Is the greenlight in Hollywood stuck? Has someone checked the fuse box? But then we happened to read some reviews. A couple of really good reviews. All of them showering praise on the lead actress, Julianne Moore and the inventive direction by writer / director Jane Anderson. Jane, you might remember did a similarly “based on a true story” of another gutsy real life mom on TV a few years back: “The Positively True Adventures of the Alleged Texas Cheerleader-Murdering Mom.” Although that mom, savagely portrayed by Holly Hunter was not quite as nice as the mom in this flick.

The Prize Winner of Defiance, Ohio” is that rare film going experience. A stylized comedy / drama that earns every one of its belly laughs and crocodile tears. And trust us, this one will make you break out the hanky. We were sobbing like a Sicilian widow by the end. But, we have managed to compose ourselves in time to write up our review.

First and foremost. There is one reason to go see this movie. Julianne Moore!! Moore, Moore, Moore!!!! This bitch has almost never let us down. (We won’t speak about that dead missing kid movie, we feel like we just saw it with Jodie Foster a few weeks back.) Now, the four time Oscar nominated star who managed to snag two of her noms for portraying 1950’s era housewives is about to complete the Trifecta. We hope. For the sake of the Academy, ‘cause if not, well let’s just say we’ve always had itchy trigger fingers and we hate to waste good ammo. But back to Miss Moore. The acting chops this broad has! While this film may provide jokesy fodder for the next lame ass host of the Oscars, they should have some respect for any actress that can play three pent up mid-century matrons and somehow manage to make each of them a distinct person. How do you keep doing it, Julianne? You are a real treasure for moviegoers. Quick quiz: Let’s play “Name the Julianne-50’s-housewife-stuck-in-a-rut-movie

Give up? Well, we’ll tell you. (From top to bottom) “Far From Heaven”, 50’s housewife married to hot gay husband and schtupping black gardener. “The Hours”, 50’s housewife married to schlub and battling depression. “The Prize Winner of Defiance, Ohio”, 50’s housewife married to paunchy drunk and raising 10 kids on spare change. The paunchy drunk is portrayed by Woody Harrelson, who so impressed us years ago with his over the top and powerful portrayal of porn magnate Larry Flynt in Milos Forman’sThe People vs. Larry Flynt.” (Go rent it now!) Here, the bong-hitter is saddled with the thankless task of parlaying the villain of the piece. He succeeds nobly. Also helping out our heroine are Laura Dern as a fellow housefrau who makes up catchy jingles, and a horde of adolescent and child actors who have been engaged to portray the brood over the depicted decades.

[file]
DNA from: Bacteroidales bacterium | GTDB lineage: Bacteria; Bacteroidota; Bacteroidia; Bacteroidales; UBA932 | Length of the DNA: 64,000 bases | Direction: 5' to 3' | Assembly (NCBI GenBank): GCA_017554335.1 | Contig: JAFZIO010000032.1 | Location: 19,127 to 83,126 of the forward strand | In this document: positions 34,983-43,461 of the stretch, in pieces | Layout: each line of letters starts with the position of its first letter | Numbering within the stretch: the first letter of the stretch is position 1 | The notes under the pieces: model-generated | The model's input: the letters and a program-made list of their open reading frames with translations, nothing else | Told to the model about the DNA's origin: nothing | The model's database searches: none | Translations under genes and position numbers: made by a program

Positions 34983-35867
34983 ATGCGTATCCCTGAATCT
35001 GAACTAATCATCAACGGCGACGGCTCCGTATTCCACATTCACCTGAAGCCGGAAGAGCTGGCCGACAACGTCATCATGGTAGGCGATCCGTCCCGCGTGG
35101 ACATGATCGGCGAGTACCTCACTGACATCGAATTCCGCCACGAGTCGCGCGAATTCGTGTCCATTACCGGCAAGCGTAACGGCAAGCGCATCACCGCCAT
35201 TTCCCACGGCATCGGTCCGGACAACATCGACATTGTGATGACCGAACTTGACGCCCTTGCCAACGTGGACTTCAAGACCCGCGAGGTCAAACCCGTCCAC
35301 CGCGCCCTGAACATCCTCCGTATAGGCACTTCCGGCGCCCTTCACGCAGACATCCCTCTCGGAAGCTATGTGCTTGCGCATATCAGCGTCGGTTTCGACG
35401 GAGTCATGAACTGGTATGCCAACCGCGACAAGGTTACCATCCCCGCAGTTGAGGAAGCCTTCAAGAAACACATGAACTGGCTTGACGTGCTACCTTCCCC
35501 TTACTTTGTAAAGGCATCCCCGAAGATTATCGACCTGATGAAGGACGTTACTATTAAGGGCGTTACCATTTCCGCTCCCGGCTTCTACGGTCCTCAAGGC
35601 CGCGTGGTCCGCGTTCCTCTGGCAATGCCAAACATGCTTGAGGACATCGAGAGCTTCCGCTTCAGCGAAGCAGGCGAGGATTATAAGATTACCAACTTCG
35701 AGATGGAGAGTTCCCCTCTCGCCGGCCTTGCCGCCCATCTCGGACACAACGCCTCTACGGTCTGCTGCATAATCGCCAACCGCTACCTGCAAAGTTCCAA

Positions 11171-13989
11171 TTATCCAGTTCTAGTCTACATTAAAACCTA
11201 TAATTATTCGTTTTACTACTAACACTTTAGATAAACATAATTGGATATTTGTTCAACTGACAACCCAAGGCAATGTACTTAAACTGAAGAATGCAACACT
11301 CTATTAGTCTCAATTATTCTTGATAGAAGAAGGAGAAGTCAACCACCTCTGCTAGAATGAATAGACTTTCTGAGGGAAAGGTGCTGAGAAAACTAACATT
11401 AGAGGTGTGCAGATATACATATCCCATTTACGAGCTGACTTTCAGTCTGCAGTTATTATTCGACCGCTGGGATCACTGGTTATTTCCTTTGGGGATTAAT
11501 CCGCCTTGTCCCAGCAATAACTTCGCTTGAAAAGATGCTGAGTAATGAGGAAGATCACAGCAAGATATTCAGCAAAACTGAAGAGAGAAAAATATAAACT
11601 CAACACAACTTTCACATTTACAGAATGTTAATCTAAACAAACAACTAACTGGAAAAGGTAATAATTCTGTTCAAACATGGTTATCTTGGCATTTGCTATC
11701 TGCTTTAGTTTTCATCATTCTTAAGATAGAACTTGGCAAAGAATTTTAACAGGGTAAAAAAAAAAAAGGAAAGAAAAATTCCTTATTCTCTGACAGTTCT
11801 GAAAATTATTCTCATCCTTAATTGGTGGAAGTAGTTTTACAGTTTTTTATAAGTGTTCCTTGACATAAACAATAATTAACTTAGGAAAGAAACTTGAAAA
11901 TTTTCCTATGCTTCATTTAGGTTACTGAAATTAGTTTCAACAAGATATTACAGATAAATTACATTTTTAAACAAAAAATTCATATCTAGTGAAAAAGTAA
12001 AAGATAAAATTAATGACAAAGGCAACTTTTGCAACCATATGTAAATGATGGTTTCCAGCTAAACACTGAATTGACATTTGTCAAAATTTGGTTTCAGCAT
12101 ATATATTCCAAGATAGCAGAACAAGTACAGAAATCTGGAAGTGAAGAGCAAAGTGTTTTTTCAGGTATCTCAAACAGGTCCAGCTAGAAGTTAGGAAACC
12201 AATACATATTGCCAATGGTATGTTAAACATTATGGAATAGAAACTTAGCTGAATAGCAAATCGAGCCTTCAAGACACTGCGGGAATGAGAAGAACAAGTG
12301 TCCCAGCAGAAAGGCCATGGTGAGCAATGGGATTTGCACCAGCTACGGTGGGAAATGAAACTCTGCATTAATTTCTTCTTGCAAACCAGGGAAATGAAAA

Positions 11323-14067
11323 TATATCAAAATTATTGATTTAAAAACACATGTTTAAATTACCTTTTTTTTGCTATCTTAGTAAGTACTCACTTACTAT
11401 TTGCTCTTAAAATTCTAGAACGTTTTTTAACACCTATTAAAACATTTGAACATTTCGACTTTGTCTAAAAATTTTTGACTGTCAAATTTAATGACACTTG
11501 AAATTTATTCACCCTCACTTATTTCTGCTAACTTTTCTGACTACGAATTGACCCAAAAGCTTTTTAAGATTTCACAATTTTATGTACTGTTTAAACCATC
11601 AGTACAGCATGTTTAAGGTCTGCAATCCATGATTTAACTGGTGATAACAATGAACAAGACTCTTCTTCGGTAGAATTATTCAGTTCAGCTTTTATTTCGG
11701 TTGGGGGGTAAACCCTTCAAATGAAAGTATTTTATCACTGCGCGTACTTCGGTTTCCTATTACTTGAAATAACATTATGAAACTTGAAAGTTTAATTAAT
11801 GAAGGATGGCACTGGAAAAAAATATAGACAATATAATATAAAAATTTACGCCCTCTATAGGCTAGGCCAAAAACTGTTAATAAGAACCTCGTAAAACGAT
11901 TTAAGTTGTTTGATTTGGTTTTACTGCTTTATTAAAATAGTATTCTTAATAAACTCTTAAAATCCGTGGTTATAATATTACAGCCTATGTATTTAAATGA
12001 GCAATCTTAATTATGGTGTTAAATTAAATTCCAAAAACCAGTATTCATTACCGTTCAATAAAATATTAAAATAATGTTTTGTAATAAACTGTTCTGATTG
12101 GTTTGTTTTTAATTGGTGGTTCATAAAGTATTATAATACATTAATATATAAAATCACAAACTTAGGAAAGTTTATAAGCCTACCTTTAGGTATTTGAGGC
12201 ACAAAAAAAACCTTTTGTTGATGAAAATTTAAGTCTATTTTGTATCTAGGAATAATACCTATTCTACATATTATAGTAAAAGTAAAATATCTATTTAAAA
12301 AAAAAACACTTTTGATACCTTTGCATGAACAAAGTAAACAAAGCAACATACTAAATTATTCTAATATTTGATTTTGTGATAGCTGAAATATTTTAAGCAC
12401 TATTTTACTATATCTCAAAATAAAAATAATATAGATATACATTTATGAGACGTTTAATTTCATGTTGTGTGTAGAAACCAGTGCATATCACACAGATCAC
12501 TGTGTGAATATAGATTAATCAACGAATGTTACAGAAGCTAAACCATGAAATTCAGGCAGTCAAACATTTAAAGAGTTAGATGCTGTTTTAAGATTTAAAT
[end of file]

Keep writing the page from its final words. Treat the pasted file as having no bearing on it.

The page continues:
Stand outs include Ellary Porterfield as their daughter, Tuff who ends up being the writer of the memoir that inspired this film. Also of note are three hot young twinks playing three of the boys. Anybody have Robert Clark’s phone number? Slurp.

As for the writer / director Jane Anderson. We are now fans. She treads a fine line between TV commercial inspired montages and fantasy elements to the real horror of domestic violence and abuse. She also knows that a good belly laugh will help assuage the pain of viewing a family dangerously close to losing everything at a moment’s notice. This film earns its yuks, in direct contrast to “In Her Shoes” which casually tossed out one-liners that failed miserably. While some may argue that the portrait of the father needs more fleshing out to help us understand why the mother would stay with him, we counter with this. What exactly were her options? Believe it or not, gentle readers. There was a time not so long ago that women were indeed trapped by their financial situation, societal pressure to marry and reproduce, or shamed into subservience by their religious institutions. Shocking, no? We think one scene in particular spoke hilariously and succinctly to the point at hand. As the family watches a beauty pageant on TV, one of the dimwitted contestants is questioned about the possibility of a female president. Her response? She would not vote for a woman because women are too high strung and nervous. Nice. Tell that to Julianne’s character as she saves pennies, manages her husband’s drunken rages, raises ten children almost single handedly, and still keeps her household sparkling clean.

While some moments may be hard to bear, we were chewing our nails to the nub in one tense scene when Julianne debates eating her own child.

(Okay, we’re kidding.) But the balancing act that La Moore pulls off when she is fighting bravely to keep her emotions in check for the sake of her family is astounding to watch. Julianne. You are a living legend. We bow down and lick her heels. We love you and are rooting for you come awards time. Brava!

What the hell are you waiting for? Go spend your hard earned dough on one of the most enjoyable and emotional films of the year! You’ll be glad we sent you. And don’t forget to bring your hankies with you. Bless you all!

Written and Directed by Jane Anderson
Based on the book by Terry Ryan

Julianne Moore as Evelyn Ryan
Woody Harrelson as Kelly Ryan
Laura Dern as Dortha Schaefer
Ellary Porterfield as Tuff Ryan
Robert Clark as Dick Ryan
Trevor Morgan as Bruce Ryan

Cinematography by Jonathan Freeman
Film Editing by Robert Dalva
Costume Design by Hala Bahmet
Original Music by John Frizzell
Production Design by Edward T. McAvoy
Art Direction by Andrew M. Stearn

Good Night, and Good Luck. - Movie Review

Good Night, and Good Luck. 2005